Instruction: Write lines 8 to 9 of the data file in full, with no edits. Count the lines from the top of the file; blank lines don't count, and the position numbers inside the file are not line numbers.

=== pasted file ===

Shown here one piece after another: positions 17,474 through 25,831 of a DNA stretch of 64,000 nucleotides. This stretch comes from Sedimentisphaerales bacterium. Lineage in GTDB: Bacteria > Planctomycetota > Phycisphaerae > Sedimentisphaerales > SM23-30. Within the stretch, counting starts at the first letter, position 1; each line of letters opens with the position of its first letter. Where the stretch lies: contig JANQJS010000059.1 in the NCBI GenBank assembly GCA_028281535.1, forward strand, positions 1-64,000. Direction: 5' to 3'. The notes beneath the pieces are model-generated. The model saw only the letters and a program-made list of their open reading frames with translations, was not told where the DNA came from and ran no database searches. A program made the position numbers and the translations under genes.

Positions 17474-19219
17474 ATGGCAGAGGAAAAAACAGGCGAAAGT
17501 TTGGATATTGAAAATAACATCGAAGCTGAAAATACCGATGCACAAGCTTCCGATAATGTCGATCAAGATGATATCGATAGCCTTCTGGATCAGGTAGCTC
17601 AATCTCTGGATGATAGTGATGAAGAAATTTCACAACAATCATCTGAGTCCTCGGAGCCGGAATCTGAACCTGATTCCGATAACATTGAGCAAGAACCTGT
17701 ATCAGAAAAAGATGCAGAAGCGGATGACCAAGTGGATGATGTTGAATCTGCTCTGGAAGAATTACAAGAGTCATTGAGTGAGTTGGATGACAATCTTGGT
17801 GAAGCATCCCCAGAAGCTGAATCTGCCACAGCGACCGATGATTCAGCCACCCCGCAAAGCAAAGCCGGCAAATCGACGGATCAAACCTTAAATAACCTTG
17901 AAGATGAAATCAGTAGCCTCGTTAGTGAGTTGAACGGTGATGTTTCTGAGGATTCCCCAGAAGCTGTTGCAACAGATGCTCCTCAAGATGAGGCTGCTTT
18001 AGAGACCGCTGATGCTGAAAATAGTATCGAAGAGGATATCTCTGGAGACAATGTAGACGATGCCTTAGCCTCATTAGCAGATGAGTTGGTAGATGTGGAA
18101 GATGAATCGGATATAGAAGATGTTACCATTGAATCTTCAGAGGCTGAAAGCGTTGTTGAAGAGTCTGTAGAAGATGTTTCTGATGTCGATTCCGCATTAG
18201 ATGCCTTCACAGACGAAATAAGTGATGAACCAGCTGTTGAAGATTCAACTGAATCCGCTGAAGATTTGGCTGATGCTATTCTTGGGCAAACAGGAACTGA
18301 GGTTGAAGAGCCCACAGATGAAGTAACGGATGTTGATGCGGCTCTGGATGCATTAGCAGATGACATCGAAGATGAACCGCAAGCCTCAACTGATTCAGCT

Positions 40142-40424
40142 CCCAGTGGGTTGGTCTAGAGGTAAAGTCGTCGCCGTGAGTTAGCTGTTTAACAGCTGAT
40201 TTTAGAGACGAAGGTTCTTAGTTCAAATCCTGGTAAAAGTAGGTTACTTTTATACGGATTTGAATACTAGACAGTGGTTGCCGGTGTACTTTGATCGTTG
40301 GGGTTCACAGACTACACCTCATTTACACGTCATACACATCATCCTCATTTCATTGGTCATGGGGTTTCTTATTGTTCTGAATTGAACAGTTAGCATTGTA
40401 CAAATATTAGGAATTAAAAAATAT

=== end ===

17901 AAGATGAAATCAGTAGCCTCGTTAGTGAGTTGAACGGTGATGTTTCTGAGGATTCCCCAGAAGCTGTTGCAACAGATGCTCCTCAAGATGAGGCTGCTTT
18001 AGAGACCGCTGATGCTGAAAATAGTATCGAAGAGGATATCTCTGGAGACAATGTAGACGATGCCTTAGCCTCATTAGCAGATGAGTTGGTAGATGTGGAA